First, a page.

As you all know, on Friday, Jan. 27, the White House issued an executive order placing certain new limits on entrance to this country, particularly for people traveling from Iran, Iraq, Libya, Somalia, Sudan, Syria, and Yemen.

Nothing has changed at Greensboro College regarding the goals and values set out in our mission and vision statements or in our commitment to the church’s call for social justice and human dignity. We remain the same welcoming, inclusive and supportive place we were before last Friday, the same such place we have been for 178 years.

I would ask you to review college’s Mission Statement and Vision Statement (which appear on our website). Both statements discuss the college’s grounding in “the traditions of the United Methodist Church.” Those traditions, as student Paul Freeman pointed out in a letter to me, include openness, inclusivity, mercy and justice.

In addition, some of you will remember that in early 2015, the National Association of Schools, Colleges and Universities of the United Methodist Church (NASCUMC) issued a statement calling upon all member schools to lead on behalf of social justice and human dignity by dedicating the years 2015 and 2016 to justice and dignity. Greensboro College did so in a number of ways, ranging from hosting a summit of faith leaders and social workers on campus to devoting its Tannenbaum-Sternberger Colloquium Series to social justice and human dignity (2015-2016) and to free speech and social justice (2016-2017).

As I write, I am expecting to receive a similar but updated statement from NASCUMC continuing the call for social justice and human dignity.  We likely will affirm it in its entirety, as we did with the first call in 2015. (That 2015 statement also is on the website, at the link above.)

Next, I wanted to inform you about what we are doing in response to the executive order. The American Council on Education, a group of Washington-based educational associations including the National Association of Independent Colleges and Universities (NAICU), which focuses on representing private, nonprofit higher education on public policy issues in Washington, D.C., has sent a letter to Secretary of Homeland Security John Kelly.

That letter, which you may read here, stresses the need for keeping America the top destination for the world’s best and brightest students, faculty, and scholars. It asks the department to use its discretion to facilitate the travel and study of as many international students and scholars as possible.

In the meantime, I’d like to:

  • Reiterate the message of inclusion in our mission and vision statements. Our mission statement calls upon us to support students’ individual needs, and to the greatest extent possible, we will do so.
  • Request that all campus members conduct themselves respectfully and to uphold our vision and mission statements.
  • Reiterate the invitation to Dr. Joy Lough’s event, “The Next Four Years: Impact,” from 12 to 1:15 p.m. Thursday, Feb. 9, in Cowan Lecture Hall. Speakers will be addressing various issues related to unity, immigration, the economy, unemployment, Cabinet selections, and executive orders. Such discussions are part and parcel of life on a college campus, and discussions such this also align directly with our Quality Enhancement Plan, “The Informed Citizen.”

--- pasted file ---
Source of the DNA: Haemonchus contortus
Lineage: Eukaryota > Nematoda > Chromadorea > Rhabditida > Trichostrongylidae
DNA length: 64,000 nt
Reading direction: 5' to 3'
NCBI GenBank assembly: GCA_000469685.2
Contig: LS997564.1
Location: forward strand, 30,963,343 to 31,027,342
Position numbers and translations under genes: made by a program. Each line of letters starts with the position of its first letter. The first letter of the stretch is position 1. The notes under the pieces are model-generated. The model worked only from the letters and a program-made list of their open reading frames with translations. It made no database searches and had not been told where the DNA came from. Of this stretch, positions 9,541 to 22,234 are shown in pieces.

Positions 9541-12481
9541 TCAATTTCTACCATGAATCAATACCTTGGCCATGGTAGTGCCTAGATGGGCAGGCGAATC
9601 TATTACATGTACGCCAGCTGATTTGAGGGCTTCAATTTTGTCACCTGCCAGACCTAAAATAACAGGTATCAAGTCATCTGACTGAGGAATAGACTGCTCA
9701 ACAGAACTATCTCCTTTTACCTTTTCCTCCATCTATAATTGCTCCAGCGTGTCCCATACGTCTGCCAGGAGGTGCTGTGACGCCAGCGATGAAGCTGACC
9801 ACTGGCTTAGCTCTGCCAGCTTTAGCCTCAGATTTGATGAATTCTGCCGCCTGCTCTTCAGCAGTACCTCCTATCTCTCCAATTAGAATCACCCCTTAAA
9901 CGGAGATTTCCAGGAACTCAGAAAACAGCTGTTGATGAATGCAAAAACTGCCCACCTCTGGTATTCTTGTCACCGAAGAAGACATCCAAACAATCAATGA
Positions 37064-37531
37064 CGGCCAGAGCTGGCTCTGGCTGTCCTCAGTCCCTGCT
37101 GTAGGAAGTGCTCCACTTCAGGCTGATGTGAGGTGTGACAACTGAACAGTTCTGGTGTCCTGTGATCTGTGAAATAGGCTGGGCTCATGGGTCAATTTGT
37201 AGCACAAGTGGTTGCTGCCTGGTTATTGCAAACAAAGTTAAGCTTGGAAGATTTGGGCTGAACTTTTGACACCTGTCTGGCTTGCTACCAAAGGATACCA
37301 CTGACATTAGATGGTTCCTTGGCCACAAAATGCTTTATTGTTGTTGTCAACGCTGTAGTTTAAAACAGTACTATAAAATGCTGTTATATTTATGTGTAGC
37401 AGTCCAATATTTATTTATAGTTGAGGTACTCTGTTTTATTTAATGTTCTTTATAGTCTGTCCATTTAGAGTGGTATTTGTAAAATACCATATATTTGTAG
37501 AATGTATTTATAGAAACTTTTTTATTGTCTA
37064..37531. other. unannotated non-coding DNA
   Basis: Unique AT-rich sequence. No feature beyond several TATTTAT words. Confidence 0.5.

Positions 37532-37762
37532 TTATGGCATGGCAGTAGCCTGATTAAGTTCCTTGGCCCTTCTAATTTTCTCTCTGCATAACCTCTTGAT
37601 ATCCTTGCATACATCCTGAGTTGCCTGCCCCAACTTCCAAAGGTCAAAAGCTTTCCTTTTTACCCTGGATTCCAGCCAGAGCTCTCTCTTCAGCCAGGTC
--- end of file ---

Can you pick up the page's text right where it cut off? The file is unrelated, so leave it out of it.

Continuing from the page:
• Reiterate the invitation from Professor Johns and the staff of the Collegian to utilize the Collegian’s (physical) message board on the second floor of Cowan, just outside Cowan Lecture Hall, to express whatever you might be feeling in a safe space.
  • Remind students that our counselors, Emily Holmes and Kristin Franks, are available for confidential discussions at no cost weekdays from 8:30 a.m. to 5 p.m. You can make an appointment by emailing
  • Remind students, faculty and staff that Cathryn Bennett, our director of international programs, also is a resource, particularly for students with international connections. If you have questions or concerns about your visa or other official document status, or if you simply need a safe place to discuss how you feel about the changes in U.S. immigration policy and your life here, you are welcome to speak with her at any time. Should your friends or family require the same kind of support, she can recommend immigration attorneys in Greensboro and the Triad. Her office is 328 Main and you can email her at
  • Request other faculty and staff who are willing to do so to openly identify themselves and their offices as “safe spaces” where students can discuss their experiences and concerns without fear of retribution.

I realize that the days ahead offer a great deal of uncertainty for many of us. I assure you, though, that GC is committed to a process of continual improvement, which has been ongoing for 178 years, and we are – still – One Pride. Together, we will remain true to the values that are inscribed in our mission statement, vision statement, and strategic plan – the same values that have nurtured and sustained this special place for 178 years.

Lawrence D. Czarda, Ph.D.

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